Consider the possibility that a lot of the things you think of as “facts” today, will in time be disproved or significantly modified. Now consider that your perception of the truth is really just a personal mental construction, based on your limited knowledge and experiences which were influenced by your biases and motivated by many of your subconscious agendas.
Both of these considerations are commonly held truths within the psychological community today – that some “facts” and some “truths” are really just evolving concepts instead of unchanging and fixed reference points of knowledge. Much of this thinking is based on the landmark work of Swiss Psychologist Jean Piaget (1896-1980), who studied how children assimilate knowledge, develop “knowledge structures”, and how those knowledge structures can change over time. Piaget called minor changes to these structures “assimilation’s” and major changes – paradigm shifts really – as “accommodations.”
And we all do this over our entire life.
So, that means our patients do it too.
Most of our patients come to us with very little understanding of what dentistry is about and what it can do for them. On top of that, they have fears and biases. And then on top of that, they have external influencers like spouses, parents, insurance companies, and television ads implying to them that if they have all of their teeth extracted and “new teeth” put in the very same day, they will be happier and look better – forever.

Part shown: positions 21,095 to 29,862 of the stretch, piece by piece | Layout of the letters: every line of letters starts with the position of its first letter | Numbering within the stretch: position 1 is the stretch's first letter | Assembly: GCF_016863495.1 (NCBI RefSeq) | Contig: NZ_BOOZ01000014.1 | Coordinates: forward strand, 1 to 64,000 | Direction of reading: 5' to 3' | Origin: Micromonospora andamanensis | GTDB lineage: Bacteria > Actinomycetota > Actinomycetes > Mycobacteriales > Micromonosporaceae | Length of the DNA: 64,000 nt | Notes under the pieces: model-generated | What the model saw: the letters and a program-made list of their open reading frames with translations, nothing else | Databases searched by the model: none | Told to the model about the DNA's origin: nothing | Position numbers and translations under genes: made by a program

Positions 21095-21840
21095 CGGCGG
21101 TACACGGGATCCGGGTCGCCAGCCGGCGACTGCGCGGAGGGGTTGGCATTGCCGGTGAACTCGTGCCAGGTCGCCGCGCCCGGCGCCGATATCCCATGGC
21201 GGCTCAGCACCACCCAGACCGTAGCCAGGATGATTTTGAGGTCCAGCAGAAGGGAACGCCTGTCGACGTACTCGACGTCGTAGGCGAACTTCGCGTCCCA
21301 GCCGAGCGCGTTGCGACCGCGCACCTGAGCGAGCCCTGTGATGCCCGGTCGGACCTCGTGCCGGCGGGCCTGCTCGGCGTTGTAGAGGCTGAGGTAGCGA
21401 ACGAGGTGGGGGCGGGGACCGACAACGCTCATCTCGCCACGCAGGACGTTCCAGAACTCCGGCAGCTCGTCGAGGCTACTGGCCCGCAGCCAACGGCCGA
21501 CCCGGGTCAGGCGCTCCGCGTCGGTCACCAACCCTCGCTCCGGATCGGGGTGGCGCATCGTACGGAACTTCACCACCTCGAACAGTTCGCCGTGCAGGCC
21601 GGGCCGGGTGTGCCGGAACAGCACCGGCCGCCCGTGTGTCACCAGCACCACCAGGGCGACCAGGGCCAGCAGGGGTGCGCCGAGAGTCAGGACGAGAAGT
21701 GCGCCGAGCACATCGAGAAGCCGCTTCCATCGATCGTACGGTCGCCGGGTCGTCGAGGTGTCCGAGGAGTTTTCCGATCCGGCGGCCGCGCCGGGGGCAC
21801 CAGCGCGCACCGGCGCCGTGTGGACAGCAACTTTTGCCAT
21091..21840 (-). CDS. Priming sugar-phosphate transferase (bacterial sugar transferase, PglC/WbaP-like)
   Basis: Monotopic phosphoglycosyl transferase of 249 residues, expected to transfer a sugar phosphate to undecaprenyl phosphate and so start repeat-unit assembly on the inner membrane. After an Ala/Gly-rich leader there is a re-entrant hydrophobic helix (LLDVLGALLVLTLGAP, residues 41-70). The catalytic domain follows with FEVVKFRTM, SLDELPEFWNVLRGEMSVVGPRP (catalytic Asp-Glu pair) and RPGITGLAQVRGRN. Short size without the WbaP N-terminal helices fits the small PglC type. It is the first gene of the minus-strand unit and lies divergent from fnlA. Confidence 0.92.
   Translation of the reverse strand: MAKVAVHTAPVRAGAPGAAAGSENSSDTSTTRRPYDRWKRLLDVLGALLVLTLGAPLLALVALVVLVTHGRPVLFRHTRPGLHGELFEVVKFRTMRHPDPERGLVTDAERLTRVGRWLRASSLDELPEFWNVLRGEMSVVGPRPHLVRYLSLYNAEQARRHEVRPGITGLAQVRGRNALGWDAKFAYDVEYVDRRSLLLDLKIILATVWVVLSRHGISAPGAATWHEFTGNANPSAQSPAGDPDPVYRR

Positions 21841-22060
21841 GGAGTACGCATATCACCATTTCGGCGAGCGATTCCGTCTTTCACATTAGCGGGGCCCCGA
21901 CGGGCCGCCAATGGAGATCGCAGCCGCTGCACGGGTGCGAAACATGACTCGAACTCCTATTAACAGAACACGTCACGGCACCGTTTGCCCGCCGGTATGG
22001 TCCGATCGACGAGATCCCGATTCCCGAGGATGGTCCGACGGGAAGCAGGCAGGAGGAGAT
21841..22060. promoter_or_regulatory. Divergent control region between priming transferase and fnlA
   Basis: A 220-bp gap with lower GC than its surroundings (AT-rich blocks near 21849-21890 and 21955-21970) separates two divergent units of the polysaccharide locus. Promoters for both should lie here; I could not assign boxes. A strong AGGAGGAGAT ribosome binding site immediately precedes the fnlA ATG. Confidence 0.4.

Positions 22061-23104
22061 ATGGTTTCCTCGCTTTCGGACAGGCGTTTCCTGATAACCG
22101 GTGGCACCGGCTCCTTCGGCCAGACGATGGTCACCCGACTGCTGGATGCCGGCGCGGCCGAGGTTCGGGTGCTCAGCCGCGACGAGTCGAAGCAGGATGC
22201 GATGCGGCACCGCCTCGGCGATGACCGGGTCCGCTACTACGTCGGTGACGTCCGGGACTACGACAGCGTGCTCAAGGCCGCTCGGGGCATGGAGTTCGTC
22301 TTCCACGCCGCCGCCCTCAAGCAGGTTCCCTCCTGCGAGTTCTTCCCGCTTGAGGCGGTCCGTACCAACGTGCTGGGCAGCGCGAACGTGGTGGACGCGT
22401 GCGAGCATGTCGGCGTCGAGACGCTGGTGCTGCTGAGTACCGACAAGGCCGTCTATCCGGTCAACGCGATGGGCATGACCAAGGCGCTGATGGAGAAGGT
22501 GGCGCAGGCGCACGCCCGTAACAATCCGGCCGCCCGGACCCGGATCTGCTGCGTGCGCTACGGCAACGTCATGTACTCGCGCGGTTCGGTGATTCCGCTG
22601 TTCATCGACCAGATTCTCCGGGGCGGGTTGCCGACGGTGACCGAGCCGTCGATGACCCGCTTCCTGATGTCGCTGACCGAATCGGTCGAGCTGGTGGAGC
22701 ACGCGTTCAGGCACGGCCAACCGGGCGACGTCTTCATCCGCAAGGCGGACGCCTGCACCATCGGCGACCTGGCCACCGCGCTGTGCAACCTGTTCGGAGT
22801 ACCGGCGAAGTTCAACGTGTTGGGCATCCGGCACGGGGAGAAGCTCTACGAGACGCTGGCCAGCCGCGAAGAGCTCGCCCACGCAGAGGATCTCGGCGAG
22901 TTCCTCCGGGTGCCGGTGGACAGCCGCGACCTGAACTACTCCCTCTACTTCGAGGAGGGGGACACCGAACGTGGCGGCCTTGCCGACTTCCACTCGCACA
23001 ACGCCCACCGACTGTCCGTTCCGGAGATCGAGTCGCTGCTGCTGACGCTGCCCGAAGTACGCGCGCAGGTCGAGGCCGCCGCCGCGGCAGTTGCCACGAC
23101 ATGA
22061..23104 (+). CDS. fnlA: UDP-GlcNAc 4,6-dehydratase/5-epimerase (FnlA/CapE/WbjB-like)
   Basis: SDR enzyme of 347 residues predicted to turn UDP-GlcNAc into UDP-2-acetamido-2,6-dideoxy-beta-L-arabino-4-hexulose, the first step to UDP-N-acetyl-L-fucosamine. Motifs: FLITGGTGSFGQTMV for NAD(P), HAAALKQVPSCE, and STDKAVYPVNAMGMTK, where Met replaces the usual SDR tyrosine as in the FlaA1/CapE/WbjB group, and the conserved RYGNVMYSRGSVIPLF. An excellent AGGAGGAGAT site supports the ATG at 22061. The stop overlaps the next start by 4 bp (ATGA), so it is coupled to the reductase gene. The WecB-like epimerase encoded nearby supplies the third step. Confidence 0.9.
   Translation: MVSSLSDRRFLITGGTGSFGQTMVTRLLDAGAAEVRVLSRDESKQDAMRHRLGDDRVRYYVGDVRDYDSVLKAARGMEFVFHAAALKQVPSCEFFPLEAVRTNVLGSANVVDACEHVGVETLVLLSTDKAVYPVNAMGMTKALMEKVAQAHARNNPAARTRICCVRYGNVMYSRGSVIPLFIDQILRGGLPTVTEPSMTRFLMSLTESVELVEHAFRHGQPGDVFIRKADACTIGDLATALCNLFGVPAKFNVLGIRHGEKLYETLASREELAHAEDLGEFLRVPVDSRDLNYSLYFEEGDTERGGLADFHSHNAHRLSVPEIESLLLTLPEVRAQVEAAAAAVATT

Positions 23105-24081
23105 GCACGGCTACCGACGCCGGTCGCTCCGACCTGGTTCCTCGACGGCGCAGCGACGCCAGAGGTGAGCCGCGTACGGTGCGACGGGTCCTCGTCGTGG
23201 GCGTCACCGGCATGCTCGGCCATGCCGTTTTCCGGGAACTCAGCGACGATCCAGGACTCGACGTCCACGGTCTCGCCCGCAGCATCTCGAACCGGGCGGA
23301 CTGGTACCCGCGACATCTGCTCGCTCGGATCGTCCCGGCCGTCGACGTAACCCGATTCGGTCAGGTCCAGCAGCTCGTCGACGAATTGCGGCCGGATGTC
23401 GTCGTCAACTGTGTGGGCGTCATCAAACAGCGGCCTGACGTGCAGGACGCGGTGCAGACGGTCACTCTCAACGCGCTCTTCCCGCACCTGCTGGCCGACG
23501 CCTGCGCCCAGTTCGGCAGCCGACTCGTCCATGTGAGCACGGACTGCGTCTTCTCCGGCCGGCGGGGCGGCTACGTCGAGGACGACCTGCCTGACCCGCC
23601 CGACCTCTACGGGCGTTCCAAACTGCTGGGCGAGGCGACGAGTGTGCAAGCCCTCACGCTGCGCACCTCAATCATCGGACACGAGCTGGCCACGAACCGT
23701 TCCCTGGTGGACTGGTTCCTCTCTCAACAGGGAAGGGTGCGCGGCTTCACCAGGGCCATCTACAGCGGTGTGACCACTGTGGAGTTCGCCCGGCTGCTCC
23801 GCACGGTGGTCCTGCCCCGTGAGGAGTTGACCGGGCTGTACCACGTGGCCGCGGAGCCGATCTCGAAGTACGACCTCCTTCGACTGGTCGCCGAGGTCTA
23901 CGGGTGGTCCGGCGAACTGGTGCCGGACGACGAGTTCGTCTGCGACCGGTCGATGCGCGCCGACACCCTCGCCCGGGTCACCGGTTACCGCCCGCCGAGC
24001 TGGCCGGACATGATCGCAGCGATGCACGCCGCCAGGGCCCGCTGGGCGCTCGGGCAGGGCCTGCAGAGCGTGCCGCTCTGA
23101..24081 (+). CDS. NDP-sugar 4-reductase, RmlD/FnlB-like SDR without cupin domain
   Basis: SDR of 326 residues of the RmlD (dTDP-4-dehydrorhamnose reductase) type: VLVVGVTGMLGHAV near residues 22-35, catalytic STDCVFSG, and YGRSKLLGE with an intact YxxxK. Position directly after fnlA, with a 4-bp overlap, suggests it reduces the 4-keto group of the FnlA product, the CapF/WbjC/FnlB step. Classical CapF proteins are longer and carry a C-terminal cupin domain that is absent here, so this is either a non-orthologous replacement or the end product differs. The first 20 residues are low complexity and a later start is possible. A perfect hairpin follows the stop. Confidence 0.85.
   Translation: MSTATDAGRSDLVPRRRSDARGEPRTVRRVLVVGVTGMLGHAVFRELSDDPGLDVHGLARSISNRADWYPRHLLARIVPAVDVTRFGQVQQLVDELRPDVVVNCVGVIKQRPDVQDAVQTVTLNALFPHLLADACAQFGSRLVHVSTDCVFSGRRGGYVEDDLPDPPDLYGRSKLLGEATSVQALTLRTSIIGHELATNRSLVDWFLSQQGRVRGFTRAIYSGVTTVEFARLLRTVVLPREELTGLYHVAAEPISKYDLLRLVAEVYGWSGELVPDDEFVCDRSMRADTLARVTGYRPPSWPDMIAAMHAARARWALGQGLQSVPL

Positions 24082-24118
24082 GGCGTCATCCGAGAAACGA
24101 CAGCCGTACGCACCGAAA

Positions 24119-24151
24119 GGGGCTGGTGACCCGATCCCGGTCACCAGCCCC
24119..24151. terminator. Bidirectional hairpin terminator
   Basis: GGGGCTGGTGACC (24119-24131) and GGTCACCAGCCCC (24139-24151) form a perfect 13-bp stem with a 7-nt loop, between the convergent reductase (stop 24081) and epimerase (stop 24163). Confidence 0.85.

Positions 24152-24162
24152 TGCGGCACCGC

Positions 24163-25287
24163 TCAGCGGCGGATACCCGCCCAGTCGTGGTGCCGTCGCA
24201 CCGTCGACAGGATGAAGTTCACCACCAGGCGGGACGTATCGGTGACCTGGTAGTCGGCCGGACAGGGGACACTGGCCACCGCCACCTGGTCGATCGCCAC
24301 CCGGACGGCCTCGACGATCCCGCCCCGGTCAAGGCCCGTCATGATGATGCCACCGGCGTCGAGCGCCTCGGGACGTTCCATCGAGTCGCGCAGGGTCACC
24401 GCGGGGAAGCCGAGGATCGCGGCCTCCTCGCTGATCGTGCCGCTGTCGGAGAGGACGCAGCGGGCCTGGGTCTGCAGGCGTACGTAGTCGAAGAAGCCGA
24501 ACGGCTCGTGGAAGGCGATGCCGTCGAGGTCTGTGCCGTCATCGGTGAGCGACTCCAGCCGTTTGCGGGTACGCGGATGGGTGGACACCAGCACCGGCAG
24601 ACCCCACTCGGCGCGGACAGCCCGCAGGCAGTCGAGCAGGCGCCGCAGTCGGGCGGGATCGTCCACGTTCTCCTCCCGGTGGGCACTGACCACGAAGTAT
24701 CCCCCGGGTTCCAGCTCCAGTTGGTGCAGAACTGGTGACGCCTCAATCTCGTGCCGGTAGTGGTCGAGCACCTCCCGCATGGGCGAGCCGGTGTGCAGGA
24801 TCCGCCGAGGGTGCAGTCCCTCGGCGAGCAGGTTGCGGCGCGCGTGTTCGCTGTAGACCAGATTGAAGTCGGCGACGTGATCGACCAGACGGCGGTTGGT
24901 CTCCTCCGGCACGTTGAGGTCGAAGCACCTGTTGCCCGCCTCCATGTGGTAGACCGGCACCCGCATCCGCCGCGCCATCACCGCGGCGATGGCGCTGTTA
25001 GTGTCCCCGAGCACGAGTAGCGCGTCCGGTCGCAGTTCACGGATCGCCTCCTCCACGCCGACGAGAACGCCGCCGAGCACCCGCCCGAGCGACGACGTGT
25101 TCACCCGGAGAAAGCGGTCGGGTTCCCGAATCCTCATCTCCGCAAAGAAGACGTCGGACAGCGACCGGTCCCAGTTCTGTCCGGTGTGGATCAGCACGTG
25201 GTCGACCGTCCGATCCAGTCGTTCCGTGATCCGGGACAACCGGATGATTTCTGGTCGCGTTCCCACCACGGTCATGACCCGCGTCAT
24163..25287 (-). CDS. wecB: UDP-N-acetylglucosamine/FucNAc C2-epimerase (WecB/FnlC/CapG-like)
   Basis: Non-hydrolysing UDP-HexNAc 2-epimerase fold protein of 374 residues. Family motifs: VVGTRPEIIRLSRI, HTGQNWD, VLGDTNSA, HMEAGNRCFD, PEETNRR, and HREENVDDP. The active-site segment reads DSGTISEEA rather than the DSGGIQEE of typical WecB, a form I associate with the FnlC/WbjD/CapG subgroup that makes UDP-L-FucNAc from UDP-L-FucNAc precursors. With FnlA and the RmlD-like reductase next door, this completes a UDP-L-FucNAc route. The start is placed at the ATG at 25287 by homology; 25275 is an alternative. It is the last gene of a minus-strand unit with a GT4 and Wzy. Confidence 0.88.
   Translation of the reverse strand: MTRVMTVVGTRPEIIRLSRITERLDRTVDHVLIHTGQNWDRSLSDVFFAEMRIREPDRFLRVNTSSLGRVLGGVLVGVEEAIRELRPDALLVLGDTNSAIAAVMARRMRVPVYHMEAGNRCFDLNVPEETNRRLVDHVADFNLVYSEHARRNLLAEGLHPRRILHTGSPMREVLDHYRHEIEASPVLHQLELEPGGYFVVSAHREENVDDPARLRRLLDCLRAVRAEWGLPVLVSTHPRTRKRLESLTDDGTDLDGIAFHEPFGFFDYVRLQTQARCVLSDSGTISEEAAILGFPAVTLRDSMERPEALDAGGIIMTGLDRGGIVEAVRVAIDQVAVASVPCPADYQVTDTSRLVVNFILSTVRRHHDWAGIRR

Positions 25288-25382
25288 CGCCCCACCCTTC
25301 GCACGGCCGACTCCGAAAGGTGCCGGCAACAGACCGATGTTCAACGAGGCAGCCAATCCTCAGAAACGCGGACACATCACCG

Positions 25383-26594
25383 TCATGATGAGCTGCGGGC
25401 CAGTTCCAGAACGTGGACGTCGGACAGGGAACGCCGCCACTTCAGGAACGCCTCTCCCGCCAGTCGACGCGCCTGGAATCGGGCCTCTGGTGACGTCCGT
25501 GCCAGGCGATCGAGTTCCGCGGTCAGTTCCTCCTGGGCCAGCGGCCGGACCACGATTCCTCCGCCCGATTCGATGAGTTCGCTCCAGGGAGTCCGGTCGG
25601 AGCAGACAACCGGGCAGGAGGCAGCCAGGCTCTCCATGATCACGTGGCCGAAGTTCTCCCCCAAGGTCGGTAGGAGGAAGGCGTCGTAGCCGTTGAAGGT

Considering all of this, we have a complicated job on our hands IF we want to truly practice patient-centered dentistry. And this of course, isn’t new news either, as it was exactly what L.D. Pankey meant when he said, “Know yourself” and “Know your patient.”
If our true goal is to “treat the whole person” – meaning effects AND causes, then we have to better understand how our patients think AND why. Because it is how they think which drives their decisions and behavior, and their decisions and behavior drive their health status and attitude towards it.
Jean Piaget taught us that the only real “facts” are associated with how people learn – because it is a primal process and is built into our very biology and physiology.
So, are you paying attention to what your patients know, how they know it, how they feel about what they know, and even whether or not what they know is helpful or hurtful to them over time?
You should be, because it is the only way to practice truly health-centered dentistry, and better understanding all of that will never happen during a ten minute new patient exam in your hygiene room, it will only happen through Codiscovery.
Paul A. Henny, DDS
Thought Experiments LLC, ©2018
Read more on www.codiscovery.com
(Piaget’s theory of cognitive development is a comprehensive theory about the nature and development of human intelligence, and is invaluable to anyone who is interested in facilitating growth and change in others)